The next generation of space exploration is looking to the Moon not only with awe and wonder, but as a site of key resources that we’ll need to be able to mine and harness. As one of Australia’s leading space engineers, Sarah Cannard and her team of scientists and engineers are developing a rover for NASA’s Artemis program, to land on the moon, dig-up regolith (moon dirt) and deliver it for processing to extract oxygen and one day water and hydrogen. Essential resources that astronauts will need to support an ongoing, viable presence on the Moon, and use it as a launchpad to further exploration, including going to Mars. Dr Sarah Cannard is a space systems engineer and scientist with a passion for pushing Australian technology to its limits, and then beyond. For almost two decades she has worked in the Australian Defence and Space industry and is now the Lead Engineer for an Australian Lunar Rover to support a NASA mission to the Moon. She is also at the forefront of deep-tech space research and development in Australia and a Director of a company supporting space startups.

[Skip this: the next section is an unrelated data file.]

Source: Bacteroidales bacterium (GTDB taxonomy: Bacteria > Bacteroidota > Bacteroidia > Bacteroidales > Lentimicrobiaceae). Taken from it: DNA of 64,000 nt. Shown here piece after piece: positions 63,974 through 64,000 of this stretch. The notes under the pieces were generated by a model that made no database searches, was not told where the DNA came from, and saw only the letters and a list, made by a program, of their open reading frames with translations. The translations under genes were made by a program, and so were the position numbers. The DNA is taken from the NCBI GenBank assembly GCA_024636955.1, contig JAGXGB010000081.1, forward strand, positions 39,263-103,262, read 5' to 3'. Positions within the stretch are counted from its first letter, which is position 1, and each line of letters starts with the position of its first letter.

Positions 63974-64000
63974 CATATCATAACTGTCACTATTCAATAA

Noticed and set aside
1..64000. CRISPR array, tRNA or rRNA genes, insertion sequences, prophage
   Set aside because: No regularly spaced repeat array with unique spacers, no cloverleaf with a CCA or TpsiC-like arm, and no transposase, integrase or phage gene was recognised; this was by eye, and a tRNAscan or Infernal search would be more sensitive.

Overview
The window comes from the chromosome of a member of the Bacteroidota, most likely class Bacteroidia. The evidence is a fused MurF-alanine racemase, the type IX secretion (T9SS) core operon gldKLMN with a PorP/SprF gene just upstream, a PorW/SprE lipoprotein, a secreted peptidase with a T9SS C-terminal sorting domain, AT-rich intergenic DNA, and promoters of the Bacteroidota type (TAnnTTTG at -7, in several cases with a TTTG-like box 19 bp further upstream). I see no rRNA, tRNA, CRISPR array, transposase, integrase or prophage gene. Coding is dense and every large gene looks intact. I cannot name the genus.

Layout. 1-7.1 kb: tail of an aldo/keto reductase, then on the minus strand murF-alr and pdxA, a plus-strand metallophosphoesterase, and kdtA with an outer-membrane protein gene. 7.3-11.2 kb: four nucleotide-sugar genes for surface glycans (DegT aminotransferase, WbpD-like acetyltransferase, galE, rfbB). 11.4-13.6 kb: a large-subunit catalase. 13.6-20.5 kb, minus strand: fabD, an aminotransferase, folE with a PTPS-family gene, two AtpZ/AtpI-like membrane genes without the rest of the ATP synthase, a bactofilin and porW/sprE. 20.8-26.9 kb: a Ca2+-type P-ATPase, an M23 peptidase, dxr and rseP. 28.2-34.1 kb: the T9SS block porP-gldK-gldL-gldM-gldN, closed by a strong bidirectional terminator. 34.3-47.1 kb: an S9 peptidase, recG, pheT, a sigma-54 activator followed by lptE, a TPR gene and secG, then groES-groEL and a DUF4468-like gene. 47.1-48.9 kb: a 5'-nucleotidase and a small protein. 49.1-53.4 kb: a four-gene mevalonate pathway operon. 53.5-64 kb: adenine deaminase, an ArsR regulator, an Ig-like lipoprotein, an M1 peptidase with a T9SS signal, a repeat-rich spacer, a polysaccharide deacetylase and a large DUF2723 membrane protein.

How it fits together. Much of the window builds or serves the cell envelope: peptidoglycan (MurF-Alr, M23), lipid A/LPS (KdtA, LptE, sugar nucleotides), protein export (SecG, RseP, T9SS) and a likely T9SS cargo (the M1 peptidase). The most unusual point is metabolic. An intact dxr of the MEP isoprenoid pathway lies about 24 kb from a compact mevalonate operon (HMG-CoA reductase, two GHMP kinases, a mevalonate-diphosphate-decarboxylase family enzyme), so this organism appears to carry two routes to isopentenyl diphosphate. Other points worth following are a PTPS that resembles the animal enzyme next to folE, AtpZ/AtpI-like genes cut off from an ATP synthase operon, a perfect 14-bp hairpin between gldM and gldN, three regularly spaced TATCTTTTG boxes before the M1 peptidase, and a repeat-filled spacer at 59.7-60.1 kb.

Sarah has been involved with many complex Defence and Space programs including the Japanese Space Agency (JAXA) Hayabusa 1 Spacecraft re-entry into the middle of desert in central Australia, hypersonic sub-orbital rocket launches, weapons testing, Moon Rover research, and autonomous vehicle tests and trials. This talk was given at a TEDx event using the TED conference format but independently organized by a local community. Learn more at https://www.ted.com/tedx